Universal and timeless stories that teach

A friend recently told me that her coworkers gave her the nickname “The Little Red Hen” because she often took on everyone else’s task when others were not willing to get their jobs done.  This old folktale has all of the characteristics of a Fable with animal characters who teach the value of hard work and personal initiative as well as the consequences of laziness.

A fable is told from the point-of-view of smart, sassy and tenacious animal characters who speak as if they are all human and the protagonist eventually comes out on top despite any likelihood of winning. All fables include a lesson or moral.

Aesop’s Fables are considered the oldest fables in Western literature, although Asian, African and the Middle Eastern fables are possibly as old, if not older. Aesop’s tales like The Boy who Cried Wolf, The Town Mouse and the Country Mouse and The Fox and The Crow are thought to have originated in Greece in the mid-sixth century B.C.E.  The word “fable’ comes from Latin fabula meaning story or tale.  The author, if identified, is called a fabulists.

Like Aesop and Jean de La Fontaine in France, Joel Chandler Harris was an American fabulist -who created the character of storyteller Uncle Remus as well as Brer Rabbit, Brer Fox and Brer Bear. Harris’s Uncle Remus Stories are archetypal trickster tales – many identical to stories carried to the United States from the oral-story traditions in Africa.

In 1908, when Joel Chandler Harris died, he and Mark Twain were the most widely read authors in America.  Twain enjoyed telling Uncle Remus stories to his children and described Harris during a visit to their home as “the bashfulest grown person I have ever met… The sweetness of the immortal Remus looked out from his eyes, and the graces and sincerities of his character shone in his face.”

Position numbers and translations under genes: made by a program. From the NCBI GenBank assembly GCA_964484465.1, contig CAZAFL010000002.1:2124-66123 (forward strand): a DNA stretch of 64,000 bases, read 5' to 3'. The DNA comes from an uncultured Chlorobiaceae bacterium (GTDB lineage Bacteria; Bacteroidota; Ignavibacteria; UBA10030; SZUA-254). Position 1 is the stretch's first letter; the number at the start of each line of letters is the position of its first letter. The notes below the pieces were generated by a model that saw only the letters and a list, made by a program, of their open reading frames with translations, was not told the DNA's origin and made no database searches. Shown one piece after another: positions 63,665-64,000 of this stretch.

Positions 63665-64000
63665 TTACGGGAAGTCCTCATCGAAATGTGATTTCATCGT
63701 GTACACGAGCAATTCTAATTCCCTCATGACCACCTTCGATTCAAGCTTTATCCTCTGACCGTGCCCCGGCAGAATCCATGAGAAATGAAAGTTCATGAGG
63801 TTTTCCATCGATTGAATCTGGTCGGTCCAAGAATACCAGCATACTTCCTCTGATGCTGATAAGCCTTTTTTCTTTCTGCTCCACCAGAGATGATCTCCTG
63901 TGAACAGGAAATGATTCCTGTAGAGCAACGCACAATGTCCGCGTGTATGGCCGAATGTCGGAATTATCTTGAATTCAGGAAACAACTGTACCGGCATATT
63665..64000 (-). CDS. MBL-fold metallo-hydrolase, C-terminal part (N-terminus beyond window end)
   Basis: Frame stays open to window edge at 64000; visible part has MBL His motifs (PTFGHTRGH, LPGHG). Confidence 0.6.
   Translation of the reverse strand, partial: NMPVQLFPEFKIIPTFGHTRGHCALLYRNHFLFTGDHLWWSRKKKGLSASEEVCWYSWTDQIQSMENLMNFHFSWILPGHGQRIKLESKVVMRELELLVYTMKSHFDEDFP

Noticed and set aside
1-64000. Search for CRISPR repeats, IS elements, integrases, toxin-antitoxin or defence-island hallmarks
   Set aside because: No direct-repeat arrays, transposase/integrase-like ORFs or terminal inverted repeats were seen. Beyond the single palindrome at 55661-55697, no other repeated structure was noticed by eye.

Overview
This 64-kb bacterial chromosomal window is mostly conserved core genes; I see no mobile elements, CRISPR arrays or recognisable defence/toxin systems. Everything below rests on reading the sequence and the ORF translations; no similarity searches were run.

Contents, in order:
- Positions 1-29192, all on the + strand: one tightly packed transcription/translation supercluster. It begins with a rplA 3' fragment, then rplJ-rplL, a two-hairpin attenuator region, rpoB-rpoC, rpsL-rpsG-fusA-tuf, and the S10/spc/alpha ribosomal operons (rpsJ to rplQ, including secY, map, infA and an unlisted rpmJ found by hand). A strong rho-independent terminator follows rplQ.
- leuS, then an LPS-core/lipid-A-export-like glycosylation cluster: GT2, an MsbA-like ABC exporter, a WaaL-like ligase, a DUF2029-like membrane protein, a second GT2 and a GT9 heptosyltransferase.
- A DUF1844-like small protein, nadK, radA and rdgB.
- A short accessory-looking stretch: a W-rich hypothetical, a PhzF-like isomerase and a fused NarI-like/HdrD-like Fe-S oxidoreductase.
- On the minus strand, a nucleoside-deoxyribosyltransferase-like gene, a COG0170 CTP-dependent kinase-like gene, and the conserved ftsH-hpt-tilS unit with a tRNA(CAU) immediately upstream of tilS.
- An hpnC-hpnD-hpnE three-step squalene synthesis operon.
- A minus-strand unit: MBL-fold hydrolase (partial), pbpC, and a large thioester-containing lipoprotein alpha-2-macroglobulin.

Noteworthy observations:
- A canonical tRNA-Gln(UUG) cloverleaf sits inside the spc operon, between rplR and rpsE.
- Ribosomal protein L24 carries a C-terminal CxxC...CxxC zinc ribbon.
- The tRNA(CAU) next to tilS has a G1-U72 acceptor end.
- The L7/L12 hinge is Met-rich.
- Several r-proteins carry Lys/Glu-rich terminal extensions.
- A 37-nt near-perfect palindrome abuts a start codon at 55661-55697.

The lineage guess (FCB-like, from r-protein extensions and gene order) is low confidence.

I have fond memories of my father reading Uncle Remus fables to me when I was a child too, as I pictured Brer Rabbit out-foxing Brer Fox in every mishap.

Pulitzer Prize-winner Sheryl James, author of a 2016 newspaper feature article, “The forgotten author: A place in history for Uncle Remus,” explains how Harris’s stories lost popularity during the 20th century with the public spotlight on racism in America.

Fables are universal and timeless and found in virtually every human society.  Today’s blockbuster stories such as Star Wars and Harry Potter continue to entertain children of all ages.

In an online class that I led recently with the theme of exploring dreams during sleep, I suggested that participants rewrite their dream as a fable, fairy tale, myth or hero’s journey.

One participant writing in a child-like voice changed the tenor of the original dream from fear into an exciting adventure. She spent less than 10 minutes composing her fable and said, “I had no preconceived notion of how it was going to turn out… it just appeared on the page.” Even the moral at the end surprised her with its perfect message.

If writing a fable appeals to your sense of discovery, here are a few suggestions.

Characters in fables are animals who think, speak and act like human beings and personify the best and worst of human tendencies – greed, pride, honesty, benevolence, lying and more. Some examples include:

  • The lion – strength and pride
  • The wolf – dishonesty and greed
  • The donkey – ignorance
  • The fly – wisdom
  • The fox – cleverness, trickiness, cunning
  • The hawk – bossiness and absolutism
  • The lamb – innocence and shyness

As you begin your fable, choose two or more characters with opposing traits to set up a clear conflict.  Release any preconceived notions and let your pen lead the way as you write freely.  Watch for the morale to arise from your story.  It may offer new insights.

Benefits gained from reading and writing fables have a long history also.

In an October, 1712 article in The Spectator, Joseph Addison wrote: “Upon reading of a fable, we are made to believe we advise ourselves…. We are taught by surprise.”

According to the English philosopher, writer and poet, G.K. Chesterton (1874-1936), “Fact tells us about one man and fable tells us about a million men.”

Write your own Fable for fun and personal illumination. Illustrating it will deepen your appreciation too.

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Susan leads guided personal and therapeutic writing groups and workshops in Columbia, SC and is an online instructor for The Writing Institute & Center for Journal Therapy. Social workers and other mental health counselors may earn CEU credits by taking part in Susan’s groups and classes.  Read all previous articles in the Columbia Star Newspaper at: www.susanhendricks.com/columbia-star-news

 

 

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